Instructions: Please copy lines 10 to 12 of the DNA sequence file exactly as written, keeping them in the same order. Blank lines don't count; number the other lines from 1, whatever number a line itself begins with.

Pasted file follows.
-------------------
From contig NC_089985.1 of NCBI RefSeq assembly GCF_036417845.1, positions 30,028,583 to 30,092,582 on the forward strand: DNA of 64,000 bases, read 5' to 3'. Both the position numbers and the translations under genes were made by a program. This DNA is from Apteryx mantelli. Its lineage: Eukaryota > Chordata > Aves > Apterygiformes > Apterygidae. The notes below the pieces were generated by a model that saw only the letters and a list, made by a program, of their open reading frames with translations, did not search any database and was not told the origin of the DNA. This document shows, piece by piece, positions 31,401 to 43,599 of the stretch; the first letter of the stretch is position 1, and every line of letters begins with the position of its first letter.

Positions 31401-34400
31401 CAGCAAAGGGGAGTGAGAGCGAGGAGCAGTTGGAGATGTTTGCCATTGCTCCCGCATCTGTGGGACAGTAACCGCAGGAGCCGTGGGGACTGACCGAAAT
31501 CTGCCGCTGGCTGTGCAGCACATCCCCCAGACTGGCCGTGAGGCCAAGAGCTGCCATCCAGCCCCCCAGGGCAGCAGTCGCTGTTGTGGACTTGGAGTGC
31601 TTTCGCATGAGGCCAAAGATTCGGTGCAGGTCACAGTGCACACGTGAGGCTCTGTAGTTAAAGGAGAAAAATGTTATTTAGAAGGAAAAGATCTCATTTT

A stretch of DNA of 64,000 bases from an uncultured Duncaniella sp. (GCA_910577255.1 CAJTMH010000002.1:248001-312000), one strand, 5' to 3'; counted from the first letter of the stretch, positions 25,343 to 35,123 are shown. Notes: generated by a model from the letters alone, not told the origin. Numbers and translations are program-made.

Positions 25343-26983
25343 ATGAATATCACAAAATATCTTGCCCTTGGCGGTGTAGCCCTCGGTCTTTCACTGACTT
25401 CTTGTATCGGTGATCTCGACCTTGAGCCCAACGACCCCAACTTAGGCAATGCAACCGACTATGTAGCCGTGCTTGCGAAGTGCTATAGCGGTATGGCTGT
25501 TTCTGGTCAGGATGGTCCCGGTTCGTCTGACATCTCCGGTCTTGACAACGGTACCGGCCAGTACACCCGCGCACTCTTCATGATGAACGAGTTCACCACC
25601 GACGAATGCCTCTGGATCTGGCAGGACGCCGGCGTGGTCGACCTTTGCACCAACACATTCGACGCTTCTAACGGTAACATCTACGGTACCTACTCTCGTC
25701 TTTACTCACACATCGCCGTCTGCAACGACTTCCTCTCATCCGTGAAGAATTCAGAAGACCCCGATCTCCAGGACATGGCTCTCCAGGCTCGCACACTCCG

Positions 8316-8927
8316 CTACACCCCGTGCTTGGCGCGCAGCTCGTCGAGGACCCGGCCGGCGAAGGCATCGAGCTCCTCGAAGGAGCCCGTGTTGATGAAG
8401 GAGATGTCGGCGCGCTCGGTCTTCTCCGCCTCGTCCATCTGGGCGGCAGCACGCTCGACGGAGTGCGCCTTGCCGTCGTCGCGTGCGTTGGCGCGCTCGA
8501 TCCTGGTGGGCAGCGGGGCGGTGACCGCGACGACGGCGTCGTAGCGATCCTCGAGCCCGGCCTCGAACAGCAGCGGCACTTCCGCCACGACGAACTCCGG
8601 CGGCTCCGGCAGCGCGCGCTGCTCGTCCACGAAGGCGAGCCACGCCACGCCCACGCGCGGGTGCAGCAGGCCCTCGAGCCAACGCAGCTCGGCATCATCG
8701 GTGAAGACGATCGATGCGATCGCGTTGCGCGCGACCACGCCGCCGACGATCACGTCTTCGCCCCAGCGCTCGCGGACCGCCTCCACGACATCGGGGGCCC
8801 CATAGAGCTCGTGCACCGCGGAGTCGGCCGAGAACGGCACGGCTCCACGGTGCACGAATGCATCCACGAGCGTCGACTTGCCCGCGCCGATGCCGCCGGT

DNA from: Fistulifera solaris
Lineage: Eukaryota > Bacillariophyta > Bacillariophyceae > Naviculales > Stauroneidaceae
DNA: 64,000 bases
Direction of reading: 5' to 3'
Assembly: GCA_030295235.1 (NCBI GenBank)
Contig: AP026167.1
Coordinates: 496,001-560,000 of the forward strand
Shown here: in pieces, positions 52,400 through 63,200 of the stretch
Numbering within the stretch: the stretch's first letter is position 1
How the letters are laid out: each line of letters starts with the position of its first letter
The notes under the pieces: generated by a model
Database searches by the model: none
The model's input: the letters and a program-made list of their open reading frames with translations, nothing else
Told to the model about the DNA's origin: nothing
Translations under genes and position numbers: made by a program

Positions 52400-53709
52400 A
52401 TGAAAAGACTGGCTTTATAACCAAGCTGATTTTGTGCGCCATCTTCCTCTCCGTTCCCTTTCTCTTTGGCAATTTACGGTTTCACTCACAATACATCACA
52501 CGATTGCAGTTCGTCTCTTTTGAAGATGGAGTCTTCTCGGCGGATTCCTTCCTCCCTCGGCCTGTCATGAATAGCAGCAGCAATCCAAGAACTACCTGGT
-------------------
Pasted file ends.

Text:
25501 TTCTGGTCAGGATGGTCCCGGTTCGTCTGACATCTCCGGTCTTGACAACGGTACCGGCCAGTACACCCGCGCACTCTTCATGATGAACGAGTTCACCACC
25601 GACGAATGCCTCTGGATCTGGCAGGACGCCGGCGTGGTCGACCTTTGCACCAACACATTCGACGCTTCTAACGGTAACATCTACGGTACCTACTCTCGTC
25701 TTTACTCACACATCGCCGTCTGCAACGACTTCCTCTCATCCGTGAAGAATTCAGAAGACCCCGATCTCCAGGACATGGCTCTCCAGGCTCGCACACTCCG